Lord Tyrios snorts. “Perhaps that is considered appropriate in the winter realm, but we do not allow high and lesser fae to mingle in such a demeaning fashion.”
Gareth tenses. I remember attending his sister’s wedding to a lesser fae, the groom’s ancestry a mix of fae and water sprite. This conversation is already getting out of hand.
Tyrios continues, “But, then again, Queen Aurentia’s line has long forbidden dirtying the high fae bloodlines with—”
“Dirtying?” Gareth leans forward, his voice a gravelly threat.
“You sit here with your jewels and finery—all of it given to you by your lesser fae slaves in the southern mines or the silk factories of the east—and dare to impugn our king for—”
“Gareth.” I grip his shoulder.
He goes silent and sits back, but I can feel the anger roiling inside him.
Tyrios swallows hard.
“King Gladion is correct.” Queen Aurentia holds my gaze. “Lesser fae are members of our realms and deserve our protection. To that end, I believe winter and summer should work together to find whoever is behind it. I’ve already sent my spies to the affected towns along our western border, but they’ve yet to find any clues. Perhaps if we work together, we’ll have better luck. Lord Tyrios, do you have the letters of cooperation I asked you to draft?”
“Of course, my queen.” He snaps his fingers.
I mask my surprise as I re-take my seat. If she already has letters drawn up, she intended to agree to my request before we even met this evening. Perhaps she is more worried about the disappearances—and the so-called king beyond the mountain—than she’s been letting on?
Tyrios snaps his fingers again, his lips twisting into a glower. “My changeling has been acting odd. She used to belong to my daughter, who went and spoiled her. Now she’s practically useless. So hard to find a decent servant from human stock.”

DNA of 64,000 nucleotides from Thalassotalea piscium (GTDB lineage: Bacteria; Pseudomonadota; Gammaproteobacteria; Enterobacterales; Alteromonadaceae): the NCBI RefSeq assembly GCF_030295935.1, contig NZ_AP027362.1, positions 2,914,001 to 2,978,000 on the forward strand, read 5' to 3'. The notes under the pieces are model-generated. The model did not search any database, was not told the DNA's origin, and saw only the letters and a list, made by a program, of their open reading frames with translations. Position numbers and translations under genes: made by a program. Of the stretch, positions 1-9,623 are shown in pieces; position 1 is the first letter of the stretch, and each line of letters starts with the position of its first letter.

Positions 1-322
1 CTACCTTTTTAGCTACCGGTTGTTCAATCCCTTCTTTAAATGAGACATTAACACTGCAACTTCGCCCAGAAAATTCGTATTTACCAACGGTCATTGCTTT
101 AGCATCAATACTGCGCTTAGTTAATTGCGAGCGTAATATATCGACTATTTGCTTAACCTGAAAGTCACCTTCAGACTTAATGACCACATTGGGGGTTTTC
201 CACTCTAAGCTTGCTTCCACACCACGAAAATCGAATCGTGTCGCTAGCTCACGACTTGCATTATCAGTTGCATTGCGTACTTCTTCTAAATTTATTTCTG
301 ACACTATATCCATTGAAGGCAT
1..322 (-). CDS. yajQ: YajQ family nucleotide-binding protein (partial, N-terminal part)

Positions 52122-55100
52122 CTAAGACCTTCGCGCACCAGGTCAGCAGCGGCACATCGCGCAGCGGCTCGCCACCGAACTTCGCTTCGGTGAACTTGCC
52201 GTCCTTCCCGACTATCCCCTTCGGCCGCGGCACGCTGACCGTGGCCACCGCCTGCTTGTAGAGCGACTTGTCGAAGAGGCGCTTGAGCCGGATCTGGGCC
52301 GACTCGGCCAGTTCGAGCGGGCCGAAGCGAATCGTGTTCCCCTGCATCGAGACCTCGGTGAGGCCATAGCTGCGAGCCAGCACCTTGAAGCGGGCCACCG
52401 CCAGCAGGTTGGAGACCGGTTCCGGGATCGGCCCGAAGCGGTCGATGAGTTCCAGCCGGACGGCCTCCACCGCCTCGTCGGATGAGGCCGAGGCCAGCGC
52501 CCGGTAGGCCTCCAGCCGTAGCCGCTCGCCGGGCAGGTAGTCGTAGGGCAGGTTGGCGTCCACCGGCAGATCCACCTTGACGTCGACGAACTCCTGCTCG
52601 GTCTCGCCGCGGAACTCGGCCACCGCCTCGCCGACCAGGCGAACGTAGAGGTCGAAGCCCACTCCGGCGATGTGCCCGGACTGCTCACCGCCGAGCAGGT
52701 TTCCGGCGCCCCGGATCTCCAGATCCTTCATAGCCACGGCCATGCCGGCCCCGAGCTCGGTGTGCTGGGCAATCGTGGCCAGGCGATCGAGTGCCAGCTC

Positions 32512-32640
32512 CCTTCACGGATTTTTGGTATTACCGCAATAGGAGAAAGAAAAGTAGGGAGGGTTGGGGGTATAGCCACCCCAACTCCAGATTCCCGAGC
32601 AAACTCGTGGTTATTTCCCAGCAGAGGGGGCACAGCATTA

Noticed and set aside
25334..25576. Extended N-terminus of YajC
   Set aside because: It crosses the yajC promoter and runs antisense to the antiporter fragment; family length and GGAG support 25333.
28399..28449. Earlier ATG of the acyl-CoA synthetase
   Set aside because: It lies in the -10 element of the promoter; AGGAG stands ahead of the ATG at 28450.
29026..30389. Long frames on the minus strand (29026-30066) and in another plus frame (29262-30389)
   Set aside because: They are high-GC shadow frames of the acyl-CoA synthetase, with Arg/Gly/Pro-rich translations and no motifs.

A lesser fae hurries out of the dining room as the rest offer dessert to the nobles. After a moment, a slight scuffle sounds from an adjacent room before a changeling is pushed through it, a sheaf of papers in her hands.
The world goes silent except for her. All I can hear is her thundering heartbeat. All I can see is the fear in her eyes, the painful marks along her face. Her scent hits me full force, and something inside me unfurls like dark wings. She is mine. I can feel it, an unbreakable tether linking me to her.
I rise to my feet, staring at her as she shuffles forward and hands the papers to Tyrios. Her hair is light brown, and I know it will feel soft under my rough fingers. Though her eyes are downcast, I can tell they are a light blue, like the sky at first light on a snowy morning. Her stained shift covers the rest of her, and the need to rip it away and see her has me practically humming with tension. She doesn’t look up, doesn’t sense her mate—but that doesn’t matter. I’ve sensed her. Her fate is sealed.
“All my papers are wrinkled and covered with your filthy changeling fingerprints.” He snarls and raises his hand to strike her.
I’m across the table with my hand around his throat before he can blink.